Letter: What is the price of a life?

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Editor,

What is the price of a life? Our children’s lives, our fathers’, mothers’, teachers’ and police officers’ lives are priceless. What does it cost to protect them? The answer is, shockingly, not very much.

A simple Google search pulls up the following: “Portal metal detectors vary widely in price. Portals on the market range from as little as $1,000 up to as much as $30,000. The moderately-priced models around $4,000 to $5,000 probably offer the features and reliabilities required for a school metal detection program.” Further inquiry reveals that multiple detectors are usually needed in larger schools, and personnel must be trained to man them.

No amount of anti-bullying psycho-babble, anti-gun control legislation, political correctness or activist-marching will keep a disturbed person from finding a way into a school or building while carrying a gun. Three hundred students in a cafeteria can easily and unknowingly hide one crazy student willing to pull a fire alarm to create a group of sitting ducks to be shot down on their way to an exit during a fire drill.

Arguments against metal detection systems in schools vary. They are too expensive, kids will feel like they are in a prison, students will feel unsafe while in school, their Fourth Amendment rights on unreasonable search and seizure will be violated, staff will need special training, and on and on ad infinitum. Personnel will need to be trained in how to diffuse a situation as quickly as possible, and students need to know what to do when a “situation” arises. But, those things are already in place. They didn’t stop the shooter in Santa Fe, Texas, as he killed 10 and wounded many others.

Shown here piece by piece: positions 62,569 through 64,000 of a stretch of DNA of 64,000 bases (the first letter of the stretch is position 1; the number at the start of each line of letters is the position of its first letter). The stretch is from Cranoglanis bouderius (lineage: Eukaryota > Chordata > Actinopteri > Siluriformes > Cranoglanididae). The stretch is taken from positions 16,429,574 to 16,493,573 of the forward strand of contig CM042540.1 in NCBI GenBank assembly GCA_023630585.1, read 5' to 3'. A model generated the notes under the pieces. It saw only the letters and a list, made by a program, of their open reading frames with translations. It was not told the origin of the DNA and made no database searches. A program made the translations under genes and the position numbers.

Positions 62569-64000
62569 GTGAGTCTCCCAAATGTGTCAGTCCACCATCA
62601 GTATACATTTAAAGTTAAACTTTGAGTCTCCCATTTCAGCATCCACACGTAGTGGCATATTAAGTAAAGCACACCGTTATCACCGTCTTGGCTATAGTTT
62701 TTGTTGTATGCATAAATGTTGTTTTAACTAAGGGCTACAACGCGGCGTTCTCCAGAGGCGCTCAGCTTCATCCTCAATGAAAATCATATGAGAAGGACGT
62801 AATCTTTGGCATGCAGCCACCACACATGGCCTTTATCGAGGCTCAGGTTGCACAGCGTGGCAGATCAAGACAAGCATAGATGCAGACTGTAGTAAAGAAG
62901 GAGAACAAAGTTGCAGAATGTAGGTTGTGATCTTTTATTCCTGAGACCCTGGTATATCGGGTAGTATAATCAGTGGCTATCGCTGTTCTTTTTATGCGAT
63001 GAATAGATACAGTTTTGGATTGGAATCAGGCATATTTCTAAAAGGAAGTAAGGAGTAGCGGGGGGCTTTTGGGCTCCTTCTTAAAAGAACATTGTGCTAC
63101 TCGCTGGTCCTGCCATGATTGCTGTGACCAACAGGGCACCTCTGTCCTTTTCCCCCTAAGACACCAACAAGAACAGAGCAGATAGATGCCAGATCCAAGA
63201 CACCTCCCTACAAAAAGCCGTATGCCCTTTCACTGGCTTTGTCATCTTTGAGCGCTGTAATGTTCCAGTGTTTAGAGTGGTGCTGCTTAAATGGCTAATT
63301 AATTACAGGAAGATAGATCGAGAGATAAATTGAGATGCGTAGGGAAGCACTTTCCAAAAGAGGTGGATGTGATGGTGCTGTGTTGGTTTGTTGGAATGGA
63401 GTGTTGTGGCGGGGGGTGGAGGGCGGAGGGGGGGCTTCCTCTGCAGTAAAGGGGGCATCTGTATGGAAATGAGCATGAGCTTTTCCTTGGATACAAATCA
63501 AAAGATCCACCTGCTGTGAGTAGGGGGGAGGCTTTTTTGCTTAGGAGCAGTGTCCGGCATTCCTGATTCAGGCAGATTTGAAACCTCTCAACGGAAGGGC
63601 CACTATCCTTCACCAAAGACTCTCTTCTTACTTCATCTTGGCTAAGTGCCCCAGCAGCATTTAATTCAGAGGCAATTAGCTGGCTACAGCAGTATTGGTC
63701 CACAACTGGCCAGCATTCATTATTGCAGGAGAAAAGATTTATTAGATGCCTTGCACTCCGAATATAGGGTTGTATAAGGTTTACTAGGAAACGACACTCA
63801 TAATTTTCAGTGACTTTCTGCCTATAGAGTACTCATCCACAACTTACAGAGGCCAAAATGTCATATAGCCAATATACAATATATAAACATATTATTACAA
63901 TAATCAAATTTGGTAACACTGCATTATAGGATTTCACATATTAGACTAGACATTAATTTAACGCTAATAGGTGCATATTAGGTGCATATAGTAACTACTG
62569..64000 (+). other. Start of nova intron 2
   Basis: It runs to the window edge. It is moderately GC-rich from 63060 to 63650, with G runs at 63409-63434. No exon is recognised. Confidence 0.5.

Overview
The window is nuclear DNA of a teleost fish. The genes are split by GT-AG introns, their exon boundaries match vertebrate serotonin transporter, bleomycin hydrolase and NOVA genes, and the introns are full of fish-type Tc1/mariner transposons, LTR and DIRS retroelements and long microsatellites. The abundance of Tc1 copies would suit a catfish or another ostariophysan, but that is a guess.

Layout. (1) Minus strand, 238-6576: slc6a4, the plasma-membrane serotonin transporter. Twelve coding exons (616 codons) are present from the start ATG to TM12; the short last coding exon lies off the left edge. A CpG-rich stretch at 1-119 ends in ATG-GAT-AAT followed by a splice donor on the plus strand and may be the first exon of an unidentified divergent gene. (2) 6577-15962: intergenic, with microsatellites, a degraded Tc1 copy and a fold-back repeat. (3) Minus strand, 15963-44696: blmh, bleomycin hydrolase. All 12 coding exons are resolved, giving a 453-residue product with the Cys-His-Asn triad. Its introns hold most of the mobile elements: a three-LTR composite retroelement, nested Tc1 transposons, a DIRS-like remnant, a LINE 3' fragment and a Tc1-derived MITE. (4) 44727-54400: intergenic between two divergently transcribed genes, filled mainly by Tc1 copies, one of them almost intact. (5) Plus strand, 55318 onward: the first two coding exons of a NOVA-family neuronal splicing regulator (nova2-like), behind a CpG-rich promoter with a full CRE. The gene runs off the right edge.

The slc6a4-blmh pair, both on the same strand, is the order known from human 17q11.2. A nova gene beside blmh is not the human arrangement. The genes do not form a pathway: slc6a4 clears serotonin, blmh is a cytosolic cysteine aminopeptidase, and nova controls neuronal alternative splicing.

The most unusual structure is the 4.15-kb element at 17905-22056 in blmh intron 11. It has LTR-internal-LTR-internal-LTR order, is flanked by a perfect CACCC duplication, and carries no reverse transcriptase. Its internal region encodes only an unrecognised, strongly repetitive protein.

Most of our children are already fearful of almost everything. We are truly creating a generation of “snowflakes” waiting to melt under any sort of pressure, including what to eat for breakfast, what or what not to wear to school, or what to study or not study that keeps them from being independent and standing up for themselves. It’s time to care about just how much importance those things have when those children are dead, killed by a piece of hard, cold metal that could have shown up on a detection device.

A metal detection system must be one part of a larger comprehensive security plan developed by parents, schools and the state and local community. It won’t solve or cure all security issues, but the arguments against such systems surely must not be that they cost too much money to implement. What is the price of a life, after all?

As a footnote, I am reminded of a University of Cincinnati classmate, Lionel Brown, who became an art teacher, a school principal and later the interim superintendent of Cincinnati Public Schools, finishing his career as a director in the College of Education, Criminal Justice and Human Services department at the University of Cincinnati. He had the courage while principal of Bloom Junior High in inner-city Cincinnati to actually chain, lock and bolt the doors of the school, from the inside, to keep his students safe. He made national headlines and was profiled on national TV. He was vilified by some, but he fought for what he believed. That was 40 years ago. We need more Lionel Browns. We need courageous leaders to step up and protect our students and teachers from putting a price on the lives of our children.

Linda Atkins Lange, Carmel

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